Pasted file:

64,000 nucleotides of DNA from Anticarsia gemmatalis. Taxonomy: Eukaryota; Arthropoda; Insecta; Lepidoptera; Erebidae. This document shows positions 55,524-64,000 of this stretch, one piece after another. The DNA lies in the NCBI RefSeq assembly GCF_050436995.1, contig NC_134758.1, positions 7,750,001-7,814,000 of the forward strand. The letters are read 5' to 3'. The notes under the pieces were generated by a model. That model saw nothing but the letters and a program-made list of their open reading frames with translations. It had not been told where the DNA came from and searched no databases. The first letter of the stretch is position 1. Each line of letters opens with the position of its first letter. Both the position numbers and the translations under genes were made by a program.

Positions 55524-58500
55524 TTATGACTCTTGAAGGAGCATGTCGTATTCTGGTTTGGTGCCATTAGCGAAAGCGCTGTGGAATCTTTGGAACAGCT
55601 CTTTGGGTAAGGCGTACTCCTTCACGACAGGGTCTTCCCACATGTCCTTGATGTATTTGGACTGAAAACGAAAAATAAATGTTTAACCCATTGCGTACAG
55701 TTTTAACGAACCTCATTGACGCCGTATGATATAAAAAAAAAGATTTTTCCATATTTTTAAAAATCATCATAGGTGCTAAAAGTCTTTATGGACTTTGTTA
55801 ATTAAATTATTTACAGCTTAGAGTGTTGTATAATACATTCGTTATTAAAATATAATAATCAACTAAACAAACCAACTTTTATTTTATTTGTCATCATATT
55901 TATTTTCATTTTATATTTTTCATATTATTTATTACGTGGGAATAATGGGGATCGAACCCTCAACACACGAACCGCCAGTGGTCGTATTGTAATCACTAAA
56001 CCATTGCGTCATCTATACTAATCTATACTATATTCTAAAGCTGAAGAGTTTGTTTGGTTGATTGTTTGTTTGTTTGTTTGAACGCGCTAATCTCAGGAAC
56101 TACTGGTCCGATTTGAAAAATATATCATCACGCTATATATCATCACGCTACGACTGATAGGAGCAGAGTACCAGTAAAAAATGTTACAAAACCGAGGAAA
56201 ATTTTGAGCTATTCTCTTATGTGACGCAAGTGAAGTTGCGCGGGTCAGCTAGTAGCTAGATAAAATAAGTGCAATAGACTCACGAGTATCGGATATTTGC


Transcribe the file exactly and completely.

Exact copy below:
64,000 nucleotides of DNA from Anticarsia gemmatalis. Taxonomy: Eukaryota; Arthropoda; Insecta; Lepidoptera; Erebidae. This document shows positions 55,524-64,000 of this stretch, one piece after another. The DNA lies in the NCBI RefSeq assembly GCF_050436995.1, contig NC_134758.1, positions 7,750,001-7,814,000 of the forward strand. The letters are read 5' to 3'. The notes under the pieces were generated by a model. That model saw nothing but the letters and a program-made list of their open reading frames with translations. It had not been told where the DNA came from and searched no databases. The first letter of the stretch is position 1. Each line of letters opens with the position of its first letter. Both the position numbers and the translations under genes were made by a program.

Positions 55524-58500
55524 TTATGACTCTTGAAGGAGCATGTCGTATTCTGGTTTGGTGCCATTAGCGAAAGCGCTGTGGAATCTTTGGAACAGCT
55601 CTTTGGGTAAGGCGTACTCCTTCACGACAGGGTCTTCCCACATGTCCTTGATGTATTTGGACTGAAAACGAAAAATAAATGTTTAACCCATTGCGTACAG
55701 TTTTAACGAACCTCATTGACGCCGTATGATATAAAAAAAAAGATTTTTCCATATTTTTAAAAATCATCATAGGTGCTAAAAGTCTTTATGGACTTTGTTA
55801 ATTAAATTATTTACAGCTTAGAGTGTTGTATAATACATTCGTTATTAAAATATAATAATCAACTAAACAAACCAACTTTTATTTTATTTGTCATCATATT
55901 TATTTTCATTTTATATTTTTCATATTATTTATTACGTGGGAATAATGGGGATCGAACCCTCAACACACGAACCGCCAGTGGTCGTATTGTAATCACTAAA
56001 CCATTGCGTCATCTATACTAATCTATACTATATTCTAAAGCTGAAGAGTTTGTTTGGTTGATTGTTTGTTTGTTTGTTTGAACGCGCTAATCTCAGGAAC
56101 TACTGGTCCGATTTGAAAAATATATCATCACGCTATATATCATCACGCTACGACTGATAGGAGCAGAGTACCAGTAAAAAATGTTACAAAACCGAGGAAA
56201 ATTTTGAGCTATTCTCTTATGTGACGCAAGTGAAGTTGCGCGGGTCAGCTAGTAGCTAGATAAAATAAGTGCAATAGACTCACGAGTATCGGATATTTGC